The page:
CINCINNATI (AP) — A federal appeals court panel Monday upheld blocking a university’s suspension of a male student who argues he was completely denied his right to confront a female student accusing him of sexual assault.
The 6th U.S. Circuit Court of Appeal’s 3-0 ruling agreed with a federal judge’s 2016 preliminary injunction after the student appealed his University of Cincinnati suspension. He claims his constitutional rights to due process were violated.
The ruling comes after Friday’s announcement that the Trump administration is rolling back Obama administration policy on investigating college sexual assaults. Education Secretary Betsy DeVos has said Obama’s policy had been unfairly skewed against those accused of assault.
Women’s rights groups warn the new interim guidelines will discourage reporting of sexual assaults.
"Procedural due process is a legal right in a case like this, but when a survivor is continually being re-traumatized on campus, it should be a priority that their safety is protected," UC student Kenna Corey said.
Corey said she was assaulted in high school and realized after transferring from Ohio State to UC that she was attending college with her attacker. The experience made her anxious and afraid to be on campus, and although she funneled much of that anxiety into advocacy for other victims of assault, it continues to affect her day-to-day life.
"Every single day wandering around on campus, as I'm walking, as I'm participating in class, as I'm moving and existing, I'm constantly wondering 'Is my perpetrator going to be in my class? Is my perpetrator going to be in the library when I'm studying? Is my perpetrator going to run into me on the street?' And it's absolutely terrifying," she said.
Judge Richard A. Griffin, writing the appeal court’s opinion, said the judges are “sensitive to the competing concerns” in the case and agree UC has a strong interest in eliminating sexual assault on its campus and providing appropriate discipline for offenders.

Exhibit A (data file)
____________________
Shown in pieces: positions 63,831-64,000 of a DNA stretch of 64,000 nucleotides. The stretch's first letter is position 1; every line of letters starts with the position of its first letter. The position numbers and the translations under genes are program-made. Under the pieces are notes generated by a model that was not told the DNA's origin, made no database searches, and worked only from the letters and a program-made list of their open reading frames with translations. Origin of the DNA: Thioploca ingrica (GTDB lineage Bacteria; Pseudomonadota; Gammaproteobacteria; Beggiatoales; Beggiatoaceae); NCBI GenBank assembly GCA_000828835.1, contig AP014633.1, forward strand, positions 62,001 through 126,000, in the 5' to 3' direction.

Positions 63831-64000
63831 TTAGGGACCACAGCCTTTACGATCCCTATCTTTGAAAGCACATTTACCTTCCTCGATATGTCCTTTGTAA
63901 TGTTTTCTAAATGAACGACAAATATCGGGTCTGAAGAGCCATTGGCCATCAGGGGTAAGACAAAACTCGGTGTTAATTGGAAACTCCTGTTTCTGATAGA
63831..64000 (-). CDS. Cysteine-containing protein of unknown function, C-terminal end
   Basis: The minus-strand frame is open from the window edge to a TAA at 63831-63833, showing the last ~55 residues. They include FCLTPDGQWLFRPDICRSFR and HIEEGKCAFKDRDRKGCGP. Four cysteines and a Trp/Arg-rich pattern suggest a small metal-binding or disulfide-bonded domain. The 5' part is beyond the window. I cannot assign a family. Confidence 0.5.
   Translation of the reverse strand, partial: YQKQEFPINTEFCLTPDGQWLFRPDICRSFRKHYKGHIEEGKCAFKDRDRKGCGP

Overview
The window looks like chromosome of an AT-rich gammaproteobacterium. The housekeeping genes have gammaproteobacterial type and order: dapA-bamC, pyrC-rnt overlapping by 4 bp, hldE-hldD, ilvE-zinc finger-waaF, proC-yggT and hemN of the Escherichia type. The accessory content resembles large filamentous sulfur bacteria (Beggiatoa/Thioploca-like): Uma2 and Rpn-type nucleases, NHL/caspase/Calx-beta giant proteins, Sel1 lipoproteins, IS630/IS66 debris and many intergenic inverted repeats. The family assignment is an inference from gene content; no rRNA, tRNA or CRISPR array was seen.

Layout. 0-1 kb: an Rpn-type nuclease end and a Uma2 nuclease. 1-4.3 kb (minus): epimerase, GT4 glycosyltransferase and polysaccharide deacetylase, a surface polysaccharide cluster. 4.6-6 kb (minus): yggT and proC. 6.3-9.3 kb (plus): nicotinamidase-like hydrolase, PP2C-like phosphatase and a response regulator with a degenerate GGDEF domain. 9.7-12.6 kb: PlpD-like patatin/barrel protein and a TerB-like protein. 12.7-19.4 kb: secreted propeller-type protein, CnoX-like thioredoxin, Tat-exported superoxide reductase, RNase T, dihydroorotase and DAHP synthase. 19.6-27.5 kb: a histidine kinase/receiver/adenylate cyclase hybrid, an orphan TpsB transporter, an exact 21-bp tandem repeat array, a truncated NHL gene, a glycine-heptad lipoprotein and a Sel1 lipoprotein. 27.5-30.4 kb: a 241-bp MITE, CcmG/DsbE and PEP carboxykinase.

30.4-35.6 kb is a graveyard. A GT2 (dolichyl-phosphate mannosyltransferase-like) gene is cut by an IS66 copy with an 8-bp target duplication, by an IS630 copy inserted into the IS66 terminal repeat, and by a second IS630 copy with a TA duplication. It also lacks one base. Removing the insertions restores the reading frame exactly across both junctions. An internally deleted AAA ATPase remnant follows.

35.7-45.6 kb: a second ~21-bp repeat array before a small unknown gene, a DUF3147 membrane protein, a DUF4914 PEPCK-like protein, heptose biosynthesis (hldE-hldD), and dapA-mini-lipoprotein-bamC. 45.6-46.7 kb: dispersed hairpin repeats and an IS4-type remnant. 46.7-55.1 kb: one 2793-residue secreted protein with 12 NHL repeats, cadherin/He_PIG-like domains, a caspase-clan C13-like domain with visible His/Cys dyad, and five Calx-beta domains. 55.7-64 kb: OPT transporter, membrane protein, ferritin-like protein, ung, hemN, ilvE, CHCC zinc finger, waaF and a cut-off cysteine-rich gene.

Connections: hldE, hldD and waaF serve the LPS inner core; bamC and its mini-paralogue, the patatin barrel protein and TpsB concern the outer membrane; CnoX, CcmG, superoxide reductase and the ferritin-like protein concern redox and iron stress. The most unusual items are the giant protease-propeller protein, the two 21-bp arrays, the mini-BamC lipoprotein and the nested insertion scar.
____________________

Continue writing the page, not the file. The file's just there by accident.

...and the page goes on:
The University of Cincinnati student referred to as “John Doe” contends he was denied a fair hearing without confronting his accuser, who failed to appear at his university disciplinary hearing. He contends their sex at his apartment in 2015 was consensual, while she had reported it wasn’t. He met the woman referred to in court documents as “Jane Roe” through a dating app.
The court ruling said with the “he said/she said” nature of the case, UC officials needed to provide fundamental fairness to a state university student facing long-term exclusion.
“Defendants’ failure to provide any form of confrontation of the accuser made the proceeding against John Doe fundamentally unfair,” the ruling says. It agrees with the district court judge that the male student has a strong likelihood of gaining a permanent injunction.
He was facing a one-year suspension, and his attorney, Josh Engel, said he currently is enrolled.
“What is most important as the Department of Education reconsiders the guidance provided to schools is the Court’s recognition that due process is in the interest of both the accused and the accuser,” Engel said. “In this case, the court found that the ability to confront one’s accuser is important not merely because it aids in the defense by an accused student, but because it allows the school to better get at the truth of accusations.”
Engel told WCPO this was the first time an appeals court has ruled that a college or university violated an accused student's right to confront the accuser.
UC spokesperson Greg Vehr said university officials are reviewing the ruling.
"The university continues to strive to create the best environment it can for all our students by means of disciplinary processes and proactive efforts on how we can help prevent these events from occurring at all," Vehr said in a written statement. "We are actively working to create a culture of consent."
DeVos’ new interim guidelines allow colleges to use a “clear and convincing evidence” standard in assessing sexual assault claims, which is harder to meet than the Obama-era standard of “preponderance of the evidence.” The rules will be in place temporarily while the Education Department gathers comments from interest groups and the public and writes new guidance.
Corey said she was disappointed.
"Being a survivor is a difficult enough experience, but we live in this culture that constantly refuses to believe survivors of sexual assault and affirm their experiences," she said. "(Universities) need to say that they will step up and that they will believe us and support us and that they will do whatever they can to listen to us, hear our experiences and create change, Not just change that will make them seem better or make their reputation look better but that actually hears out what survivors have been saying on this campus for a long time, which is that we need more support."
Read the court's full decision below: